Honorable Alex Segbefia, Minister of Health
Mr Haile Girmay, Country Director, UNAIDS
Mr. Adotei Brown, past district governor
Ladies and Gentlemen
Thank you for inviting me to participate today. The United States is proud to be working through USAID and its implementing partners to support Rotary Family Health Days.
Child survival and maternal health have been a focus of U.S. foreign assistance for decades. Every year we spend nearly 1.5 billion dollars globally on what is not only public health issue, but also a moral imperative. Today, we rededicate ourselves to helping the hundreds of communities in this country that suffer from the senseless tragedy of losing children and new mothers.
We are here today working toward the overall strategy of Ending Preventable Child and Maternal Deaths. This is, no doubt, an ambitious vision. But it is anachievable vision. In the past two decades, we have seen global rates of child mortality, chronic hunger, and extreme poverty cut in half. Each day this year, 17,000 more children will live than would have 20 years ago. Each day, 700 more women will survive childbirth than would have 20 years ago. This is due to the combined efforts of governments, organizations, partners, and leaders. If we accelerate this rate of reduction, by 2030 we could live in a world where every child, everywhere, lives to celebrate a 5th birthday.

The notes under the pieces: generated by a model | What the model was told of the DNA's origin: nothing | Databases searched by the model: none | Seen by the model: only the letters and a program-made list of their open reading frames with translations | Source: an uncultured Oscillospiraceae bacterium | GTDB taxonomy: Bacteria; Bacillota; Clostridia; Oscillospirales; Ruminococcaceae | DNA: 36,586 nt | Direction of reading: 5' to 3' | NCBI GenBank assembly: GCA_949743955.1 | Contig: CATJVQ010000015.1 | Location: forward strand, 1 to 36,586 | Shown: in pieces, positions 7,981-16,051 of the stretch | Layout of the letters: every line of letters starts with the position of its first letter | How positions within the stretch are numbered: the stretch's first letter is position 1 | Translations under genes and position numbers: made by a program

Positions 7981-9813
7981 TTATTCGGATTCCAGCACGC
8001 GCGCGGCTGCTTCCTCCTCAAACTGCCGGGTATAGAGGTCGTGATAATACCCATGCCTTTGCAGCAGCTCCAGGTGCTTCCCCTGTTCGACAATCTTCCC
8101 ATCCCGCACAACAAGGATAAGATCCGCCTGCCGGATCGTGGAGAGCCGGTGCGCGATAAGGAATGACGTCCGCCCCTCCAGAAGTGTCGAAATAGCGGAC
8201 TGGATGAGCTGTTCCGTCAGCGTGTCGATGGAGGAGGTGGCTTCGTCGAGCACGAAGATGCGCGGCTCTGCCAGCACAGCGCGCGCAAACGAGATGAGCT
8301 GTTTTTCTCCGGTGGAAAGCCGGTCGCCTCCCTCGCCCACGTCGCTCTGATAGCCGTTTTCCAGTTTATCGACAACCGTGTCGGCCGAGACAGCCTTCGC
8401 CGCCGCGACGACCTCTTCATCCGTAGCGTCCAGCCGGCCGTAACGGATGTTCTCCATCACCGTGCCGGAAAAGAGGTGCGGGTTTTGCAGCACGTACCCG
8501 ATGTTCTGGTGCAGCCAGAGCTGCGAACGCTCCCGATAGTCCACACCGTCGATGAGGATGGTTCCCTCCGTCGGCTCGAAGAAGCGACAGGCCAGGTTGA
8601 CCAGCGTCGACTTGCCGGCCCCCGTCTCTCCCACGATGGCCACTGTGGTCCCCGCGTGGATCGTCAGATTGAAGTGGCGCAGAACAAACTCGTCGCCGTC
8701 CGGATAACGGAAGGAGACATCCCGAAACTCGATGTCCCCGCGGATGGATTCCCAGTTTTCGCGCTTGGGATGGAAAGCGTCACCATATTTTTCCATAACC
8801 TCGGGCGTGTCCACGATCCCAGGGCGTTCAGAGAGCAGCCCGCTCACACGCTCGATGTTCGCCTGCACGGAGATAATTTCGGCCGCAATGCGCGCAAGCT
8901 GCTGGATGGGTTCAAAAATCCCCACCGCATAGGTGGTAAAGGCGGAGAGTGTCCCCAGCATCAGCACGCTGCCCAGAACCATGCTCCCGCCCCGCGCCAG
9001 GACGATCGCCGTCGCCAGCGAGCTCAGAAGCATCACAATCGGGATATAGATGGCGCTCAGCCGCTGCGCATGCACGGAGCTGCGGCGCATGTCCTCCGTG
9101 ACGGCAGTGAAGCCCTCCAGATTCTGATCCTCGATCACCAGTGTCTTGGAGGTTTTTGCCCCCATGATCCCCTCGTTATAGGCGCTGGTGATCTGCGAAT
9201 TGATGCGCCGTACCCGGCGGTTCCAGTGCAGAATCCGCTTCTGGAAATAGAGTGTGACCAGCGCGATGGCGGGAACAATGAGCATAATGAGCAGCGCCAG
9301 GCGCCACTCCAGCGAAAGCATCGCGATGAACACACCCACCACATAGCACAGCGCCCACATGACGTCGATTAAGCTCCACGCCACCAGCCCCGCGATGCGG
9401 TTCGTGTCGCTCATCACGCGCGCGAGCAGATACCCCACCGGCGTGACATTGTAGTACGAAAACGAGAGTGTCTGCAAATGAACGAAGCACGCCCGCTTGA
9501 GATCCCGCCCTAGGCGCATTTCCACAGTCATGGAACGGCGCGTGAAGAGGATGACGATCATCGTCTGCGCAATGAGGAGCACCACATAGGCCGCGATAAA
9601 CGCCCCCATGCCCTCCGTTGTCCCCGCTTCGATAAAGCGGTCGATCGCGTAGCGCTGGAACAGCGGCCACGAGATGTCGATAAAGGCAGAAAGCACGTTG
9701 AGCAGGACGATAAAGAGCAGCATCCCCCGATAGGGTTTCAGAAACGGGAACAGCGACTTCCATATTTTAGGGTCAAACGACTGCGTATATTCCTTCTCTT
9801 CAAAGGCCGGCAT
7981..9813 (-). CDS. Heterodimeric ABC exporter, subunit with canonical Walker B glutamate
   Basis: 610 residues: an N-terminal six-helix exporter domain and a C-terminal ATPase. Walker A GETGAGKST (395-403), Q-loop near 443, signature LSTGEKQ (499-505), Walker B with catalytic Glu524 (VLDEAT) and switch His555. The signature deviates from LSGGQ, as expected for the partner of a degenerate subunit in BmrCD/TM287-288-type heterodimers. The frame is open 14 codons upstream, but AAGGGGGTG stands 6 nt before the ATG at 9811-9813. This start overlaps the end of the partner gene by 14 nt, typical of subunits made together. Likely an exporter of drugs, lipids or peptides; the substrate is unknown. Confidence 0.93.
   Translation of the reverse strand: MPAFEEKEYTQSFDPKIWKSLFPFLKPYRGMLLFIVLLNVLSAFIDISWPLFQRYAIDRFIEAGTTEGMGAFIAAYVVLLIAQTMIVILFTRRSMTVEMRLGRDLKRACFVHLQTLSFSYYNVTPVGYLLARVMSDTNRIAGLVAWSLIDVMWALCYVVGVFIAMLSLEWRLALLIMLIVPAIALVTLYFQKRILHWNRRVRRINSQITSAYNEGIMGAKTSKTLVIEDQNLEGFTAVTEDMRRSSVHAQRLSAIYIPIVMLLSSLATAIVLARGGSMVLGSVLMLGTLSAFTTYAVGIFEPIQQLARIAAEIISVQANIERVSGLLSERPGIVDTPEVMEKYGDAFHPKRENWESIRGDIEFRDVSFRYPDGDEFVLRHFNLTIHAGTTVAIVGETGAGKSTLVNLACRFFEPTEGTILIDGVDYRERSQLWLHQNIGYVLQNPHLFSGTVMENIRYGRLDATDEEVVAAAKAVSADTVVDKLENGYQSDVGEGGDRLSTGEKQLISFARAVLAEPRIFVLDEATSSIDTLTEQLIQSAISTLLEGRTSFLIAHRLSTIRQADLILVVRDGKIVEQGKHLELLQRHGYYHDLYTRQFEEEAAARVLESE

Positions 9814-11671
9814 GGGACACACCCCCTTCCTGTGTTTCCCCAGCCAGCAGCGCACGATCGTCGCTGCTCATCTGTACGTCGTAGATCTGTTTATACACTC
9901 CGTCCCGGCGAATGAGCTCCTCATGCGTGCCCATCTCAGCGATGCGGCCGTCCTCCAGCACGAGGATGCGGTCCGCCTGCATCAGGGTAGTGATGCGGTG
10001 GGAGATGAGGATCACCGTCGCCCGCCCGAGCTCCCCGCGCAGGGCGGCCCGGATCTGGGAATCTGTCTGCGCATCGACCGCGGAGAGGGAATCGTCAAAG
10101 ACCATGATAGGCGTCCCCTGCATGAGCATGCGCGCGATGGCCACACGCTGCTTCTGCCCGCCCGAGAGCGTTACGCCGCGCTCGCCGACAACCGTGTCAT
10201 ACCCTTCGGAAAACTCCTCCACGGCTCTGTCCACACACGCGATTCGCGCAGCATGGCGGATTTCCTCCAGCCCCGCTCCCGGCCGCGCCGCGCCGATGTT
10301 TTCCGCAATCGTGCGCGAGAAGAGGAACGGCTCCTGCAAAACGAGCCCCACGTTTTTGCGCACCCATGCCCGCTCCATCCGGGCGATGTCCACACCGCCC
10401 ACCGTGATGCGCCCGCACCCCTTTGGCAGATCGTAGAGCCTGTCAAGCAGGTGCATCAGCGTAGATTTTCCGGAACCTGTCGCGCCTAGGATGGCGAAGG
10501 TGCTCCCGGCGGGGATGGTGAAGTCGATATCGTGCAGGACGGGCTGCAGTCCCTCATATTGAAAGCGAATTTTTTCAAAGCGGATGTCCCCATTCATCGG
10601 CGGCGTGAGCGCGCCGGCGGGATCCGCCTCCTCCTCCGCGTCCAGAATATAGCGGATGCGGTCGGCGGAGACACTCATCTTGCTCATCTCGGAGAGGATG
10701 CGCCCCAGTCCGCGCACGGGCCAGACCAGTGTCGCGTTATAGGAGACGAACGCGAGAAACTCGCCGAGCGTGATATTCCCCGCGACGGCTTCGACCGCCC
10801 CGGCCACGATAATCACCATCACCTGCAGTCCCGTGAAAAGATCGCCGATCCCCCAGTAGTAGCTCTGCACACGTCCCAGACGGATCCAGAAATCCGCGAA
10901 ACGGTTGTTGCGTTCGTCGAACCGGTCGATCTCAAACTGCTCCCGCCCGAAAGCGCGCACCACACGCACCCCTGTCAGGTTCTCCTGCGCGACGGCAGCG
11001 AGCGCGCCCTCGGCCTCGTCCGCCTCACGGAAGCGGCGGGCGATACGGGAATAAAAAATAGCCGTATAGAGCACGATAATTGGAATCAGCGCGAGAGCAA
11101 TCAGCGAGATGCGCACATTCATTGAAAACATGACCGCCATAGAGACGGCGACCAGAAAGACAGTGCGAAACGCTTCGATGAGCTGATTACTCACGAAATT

Maternal, newborn, and child mortality remain unacceptably high in Ghana, especially considering the economic progress this country has made over the past decade. However, Ghana is working to strengthen its approach to improving child survival. Rotary Family Health Days provide critical health services to underserved areas, and we are very proud to support this work.
Rotary Family Health Days will deliver health screening services to vulnerable children, women, and men throughout the Greater Accra, Eastern, Central, and Volta regions. This furthers the goal of USAID’s integrated health, population, and nutrition program, which is to improve the health and well-being of people in Ghana.
Over the next several days, you will see stands sponsored by USAID implementing partners. These stands will provide information about family planning methods, condoms, mosquito nets, and Aquatabs. There will be educational films on malaria and the necessity of hand washing, as well as mobile hand washing stations present at all 40 sites.
The U.S. government has a notable history of working with Rotary International in Ghana. Through our partnerships in water and sanitation, we constructed three small-town water schemes, built family and institutional latrines, and drilled more than 40 boreholes. Today marks the second year of our participation in Rotary’s Family Health Days, and we are pleased to continue this collaboration.
We want to thank Rotary’s leaders, who have tirelessly led the organization. I applaud the efforts of Rotary International to increase awareness of Family Health issues, and to provide essential services to Ghanaians. Through partnerships such as this one, we can achieve that ambitious vision. We can end preventable maternal and child deaths by 2030.